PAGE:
Format

Send to

Choose Destination
Proc Natl Acad Sci U S A. 2015 Nov 24;112(47):E6456-65. doi: 10.1073/pnas.1518552112. Epub 2015 Oct 23.

Chromatin extrusion explains key features of loop and domain formation in wild-type and engineered genomes.

Author information

1
The Center for Genome Architecture, Baylor College of Medicine, Houston, TX 77030; Center for Theoretical Biological Physics, Rice University, Houston, TX 77030; Department of Computer Science, Stanford University, Stanford, CA 94305;
2
The Center for Genome Architecture, Baylor College of Medicine, Houston, TX 77030; School of Medicine, Stanford University, Stanford, CA 94305;
3
The Center for Genome Architecture, Baylor College of Medicine, Houston, TX 77030;
4
The Center for Genome Architecture, Baylor College of Medicine, Houston, TX 77030; Center for Theoretical Biological Physics, Rice University, Houston, TX 77030;
5
Broad Institute of MIT and Harvard, Cambridge, MA 02139;
6
The Center for Genome Architecture, Baylor College of Medicine, Houston, TX 77030; Mathemaesthetics, Inc., Boulder, CO 80306;
7
The Center for Genome Architecture, Baylor College of Medicine, Houston, TX 77030; Broad Institute of MIT and Harvard, Cambridge, MA 02139;
8
Broad Institute of MIT and Harvard, Cambridge, MA 02139; Department of Biology, Massachusetts Institute of Technology, Cambridge, MA 02139; Department of Systems Biology, Harvard Medical School, Boston, MA 02115 lander@broadinstitute.org erez@erez.com.
9
The Center for Genome Architecture, Baylor College of Medicine, Houston, TX 77030; Center for Theoretical Biological Physics, Rice University, Houston, TX 77030; Broad Institute of MIT and Harvard, Cambridge, MA 02139; lander@broadinstitute.org erez@erez.com.

Abstract

We recently used in situ Hi-C to create kilobase-resolution 3D maps of mammalian genomes. Here, we combine these maps with new Hi-C, microscopy, and genome-editing experiments to study the physical structure of chromatin fibers, domains, and loops. We find that the observed contact domains are inconsistent with the equilibrium state for an ordinary condensed polymer. Combining Hi-C data and novel mathematical theorems, we show that contact domains are also not consistent with a fractal globule. Instead, we use physical simulations to study two models of genome folding. In one, intermonomer attraction during polymer condensation leads to formation of an anisotropic "tension globule." In the other, CCCTC-binding factor (CTCF) and cohesin act together to extrude unknotted loops during interphase. Both models are consistent with the observed contact domains and with the observation that contact domains tend to form inside loops. However, the extrusion model explains a far wider array of observations, such as why loops tend not to overlap and why the CTCF-binding motifs at pairs of loop anchors lie in the convergent orientation. Finally, we perform 13 genome-editing experiments examining the effect of altering CTCF-binding sites on chromatin folding. The convergent rule correctly predicts the affected loops in every case. Moreover, the extrusion model accurately predicts in silico the 3D maps resulting from each experiment using only the location of CTCF-binding sites in the WT. Thus, we show that it is possible to disrupt, restore, and move loops and domains using targeted mutations as small as a single base pair.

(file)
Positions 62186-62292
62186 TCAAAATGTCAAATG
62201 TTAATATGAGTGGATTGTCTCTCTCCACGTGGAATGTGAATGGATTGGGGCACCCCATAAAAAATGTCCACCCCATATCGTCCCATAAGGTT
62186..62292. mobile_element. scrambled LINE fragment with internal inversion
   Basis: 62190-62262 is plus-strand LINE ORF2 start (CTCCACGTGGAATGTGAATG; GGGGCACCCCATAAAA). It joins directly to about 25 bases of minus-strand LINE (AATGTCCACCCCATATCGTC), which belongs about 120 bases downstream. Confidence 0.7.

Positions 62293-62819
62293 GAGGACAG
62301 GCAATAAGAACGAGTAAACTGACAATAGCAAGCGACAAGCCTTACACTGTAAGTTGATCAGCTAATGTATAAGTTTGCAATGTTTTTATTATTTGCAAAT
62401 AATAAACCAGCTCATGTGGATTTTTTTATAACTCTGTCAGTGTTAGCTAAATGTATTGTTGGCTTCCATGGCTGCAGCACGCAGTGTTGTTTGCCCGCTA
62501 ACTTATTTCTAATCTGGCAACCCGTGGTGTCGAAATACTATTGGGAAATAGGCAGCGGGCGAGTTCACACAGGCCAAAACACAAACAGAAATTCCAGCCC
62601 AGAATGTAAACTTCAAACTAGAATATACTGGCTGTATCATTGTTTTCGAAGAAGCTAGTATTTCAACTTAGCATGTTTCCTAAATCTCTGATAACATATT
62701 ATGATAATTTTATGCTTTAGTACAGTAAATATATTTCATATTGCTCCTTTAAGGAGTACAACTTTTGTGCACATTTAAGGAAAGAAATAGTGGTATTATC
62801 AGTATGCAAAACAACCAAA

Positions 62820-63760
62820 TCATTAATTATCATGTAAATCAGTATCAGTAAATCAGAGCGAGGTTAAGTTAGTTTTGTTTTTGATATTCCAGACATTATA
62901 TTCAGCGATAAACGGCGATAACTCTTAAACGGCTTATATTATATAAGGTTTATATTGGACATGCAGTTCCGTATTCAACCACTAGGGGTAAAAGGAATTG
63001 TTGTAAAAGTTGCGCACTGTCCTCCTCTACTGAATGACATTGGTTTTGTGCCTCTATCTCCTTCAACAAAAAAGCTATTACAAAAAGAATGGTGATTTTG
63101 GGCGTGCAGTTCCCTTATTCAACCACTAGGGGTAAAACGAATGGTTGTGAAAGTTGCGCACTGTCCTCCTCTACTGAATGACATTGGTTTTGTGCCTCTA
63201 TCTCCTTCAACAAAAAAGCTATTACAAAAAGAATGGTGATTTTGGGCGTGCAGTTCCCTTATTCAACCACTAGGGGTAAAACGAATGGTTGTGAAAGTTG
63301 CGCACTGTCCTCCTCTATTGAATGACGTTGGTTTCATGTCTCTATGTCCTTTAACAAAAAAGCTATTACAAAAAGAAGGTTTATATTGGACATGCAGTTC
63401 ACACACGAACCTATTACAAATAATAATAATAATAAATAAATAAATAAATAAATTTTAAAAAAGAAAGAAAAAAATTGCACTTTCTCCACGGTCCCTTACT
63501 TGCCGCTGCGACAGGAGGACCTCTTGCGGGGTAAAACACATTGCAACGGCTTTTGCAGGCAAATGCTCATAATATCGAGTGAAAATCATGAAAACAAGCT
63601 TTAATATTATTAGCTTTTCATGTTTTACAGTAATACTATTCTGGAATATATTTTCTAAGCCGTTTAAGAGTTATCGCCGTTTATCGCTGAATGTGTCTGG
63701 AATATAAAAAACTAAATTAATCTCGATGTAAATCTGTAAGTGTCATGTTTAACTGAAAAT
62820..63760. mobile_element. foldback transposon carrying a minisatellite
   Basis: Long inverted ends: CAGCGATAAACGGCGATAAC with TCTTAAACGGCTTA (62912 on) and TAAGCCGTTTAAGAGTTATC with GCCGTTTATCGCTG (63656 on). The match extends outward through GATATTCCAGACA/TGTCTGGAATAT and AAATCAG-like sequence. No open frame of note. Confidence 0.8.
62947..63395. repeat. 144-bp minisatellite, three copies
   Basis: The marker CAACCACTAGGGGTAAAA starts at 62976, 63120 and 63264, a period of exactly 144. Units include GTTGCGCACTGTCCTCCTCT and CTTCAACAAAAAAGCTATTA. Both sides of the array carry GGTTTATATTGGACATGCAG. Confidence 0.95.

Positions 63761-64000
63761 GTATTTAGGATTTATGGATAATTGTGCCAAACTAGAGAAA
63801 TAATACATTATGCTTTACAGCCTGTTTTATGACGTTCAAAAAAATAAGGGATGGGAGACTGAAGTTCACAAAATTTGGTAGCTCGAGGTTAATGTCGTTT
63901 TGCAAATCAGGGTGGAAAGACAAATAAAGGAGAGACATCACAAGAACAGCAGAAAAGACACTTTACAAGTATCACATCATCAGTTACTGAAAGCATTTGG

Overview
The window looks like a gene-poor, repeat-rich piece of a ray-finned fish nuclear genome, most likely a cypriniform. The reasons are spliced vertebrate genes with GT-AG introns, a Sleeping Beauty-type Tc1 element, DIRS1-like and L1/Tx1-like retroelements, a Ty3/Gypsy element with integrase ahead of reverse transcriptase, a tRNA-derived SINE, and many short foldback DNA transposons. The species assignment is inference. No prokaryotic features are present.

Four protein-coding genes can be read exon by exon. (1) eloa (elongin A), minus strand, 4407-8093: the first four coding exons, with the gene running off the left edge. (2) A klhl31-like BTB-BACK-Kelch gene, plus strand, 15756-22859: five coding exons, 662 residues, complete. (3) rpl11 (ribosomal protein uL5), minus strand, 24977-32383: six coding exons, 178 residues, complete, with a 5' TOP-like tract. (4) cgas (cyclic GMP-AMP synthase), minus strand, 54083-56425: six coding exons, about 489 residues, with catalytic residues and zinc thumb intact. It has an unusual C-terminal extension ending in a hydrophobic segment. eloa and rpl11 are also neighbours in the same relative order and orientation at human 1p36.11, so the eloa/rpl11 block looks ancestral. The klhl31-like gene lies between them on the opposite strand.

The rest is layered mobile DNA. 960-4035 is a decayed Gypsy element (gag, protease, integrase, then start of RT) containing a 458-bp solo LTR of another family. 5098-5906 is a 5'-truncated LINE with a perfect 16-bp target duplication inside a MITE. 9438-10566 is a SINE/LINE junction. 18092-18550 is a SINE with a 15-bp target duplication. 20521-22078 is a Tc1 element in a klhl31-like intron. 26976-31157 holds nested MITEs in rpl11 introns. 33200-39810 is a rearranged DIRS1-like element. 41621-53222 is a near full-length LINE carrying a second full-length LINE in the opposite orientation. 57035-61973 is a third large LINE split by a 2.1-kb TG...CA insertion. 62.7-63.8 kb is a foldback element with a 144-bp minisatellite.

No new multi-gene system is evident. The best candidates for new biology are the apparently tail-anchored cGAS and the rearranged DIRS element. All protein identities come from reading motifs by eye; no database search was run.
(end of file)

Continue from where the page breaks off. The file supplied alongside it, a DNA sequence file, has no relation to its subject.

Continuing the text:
KEYWORDS:

CRISPR; CTCF; chromatin loops; genome architecture; molecular dynamics

PMID:
26499245
PMCID:
PMC4664323
DOI:
10.1073/pnas.1518552112
[Indexed for MEDLINE]
Free PMC Article

Supplemental Content

Full text links

Icon for HighWire Icon for PubMed Central
Loading ...
Support Center